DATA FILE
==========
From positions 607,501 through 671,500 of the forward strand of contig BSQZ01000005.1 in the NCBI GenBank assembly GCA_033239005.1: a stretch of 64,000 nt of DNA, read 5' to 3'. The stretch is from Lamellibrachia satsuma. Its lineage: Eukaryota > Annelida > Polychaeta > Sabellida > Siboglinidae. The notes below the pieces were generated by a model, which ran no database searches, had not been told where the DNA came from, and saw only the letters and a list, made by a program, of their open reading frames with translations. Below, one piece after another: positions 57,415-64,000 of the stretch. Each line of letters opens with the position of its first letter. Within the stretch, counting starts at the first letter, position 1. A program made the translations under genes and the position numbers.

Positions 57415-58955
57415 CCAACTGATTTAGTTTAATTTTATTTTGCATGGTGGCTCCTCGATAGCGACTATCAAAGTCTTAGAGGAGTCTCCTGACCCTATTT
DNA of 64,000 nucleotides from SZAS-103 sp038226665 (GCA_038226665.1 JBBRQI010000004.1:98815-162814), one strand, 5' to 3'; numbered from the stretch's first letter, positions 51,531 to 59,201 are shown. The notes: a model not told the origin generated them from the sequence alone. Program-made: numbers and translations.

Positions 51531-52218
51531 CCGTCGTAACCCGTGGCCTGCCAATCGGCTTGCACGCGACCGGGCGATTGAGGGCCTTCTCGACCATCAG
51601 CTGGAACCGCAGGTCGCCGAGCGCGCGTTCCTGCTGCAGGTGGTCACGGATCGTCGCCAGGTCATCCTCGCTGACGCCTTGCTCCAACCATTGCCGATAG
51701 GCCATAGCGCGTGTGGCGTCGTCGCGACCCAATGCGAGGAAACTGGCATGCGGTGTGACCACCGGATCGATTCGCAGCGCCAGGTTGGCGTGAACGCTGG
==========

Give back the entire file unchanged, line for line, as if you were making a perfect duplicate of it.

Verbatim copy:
From positions 607,501 through 671,500 of the forward strand of contig BSQZ01000005.1 in the NCBI GenBank assembly GCA_033239005.1: a stretch of 64,000 nt of DNA, read 5' to 3'. The stretch is from Lamellibrachia satsuma. Its lineage: Eukaryota > Annelida > Polychaeta > Sabellida > Siboglinidae. The notes below the pieces were generated by a model, which ran no database searches, had not been told where the DNA came from, and saw only the letters and a list, made by a program, of their open reading frames with translations. Below, one piece after another: positions 57,415-64,000 of the stretch. Each line of letters opens with the position of its first letter. Within the stretch, counting starts at the first letter, position 1. A program made the translations under genes and the position numbers.

Positions 57415-58955
57415 CCAACTGATTTAGTTTAATTTTATTTTGCATGGTGGCTCCTCGATAGCGACTATCAAAGTCTTAGAGGAGTCTCCTGACCCTATTT
DNA of 64,000 nucleotides from SZAS-103 sp038226665 (GCA_038226665.1 JBBRQI010000004.1:98815-162814), one strand, 5' to 3'; numbered from the stretch's first letter, positions 51,531 to 59,201 are shown. The notes: a model not told the origin generated them from the sequence alone. Program-made: numbers and translations.

Positions 51531-52218
51531 CCGTCGTAACCCGTGGCCTGCCAATCGGCTTGCACGCGACCGGGCGATTGAGGGCCTTCTCGACCATCAG
51601 CTGGAACCGCAGGTCGCCGAGCGCGCGTTCCTGCTGCAGGTGGTCACGGATCGTCGCCAGGTCATCCTCGCTGACGCCTTGCTCCAACCATTGCCGATAG
51701 GCCATAGCGCGTGTGGCGTCGTCGCGACCCAATGCGAGGAAACTGGCATGCGGTGTGACCACCGGATCGATTCGCAGCGCCAGGTTGGCGTGAACGCTGG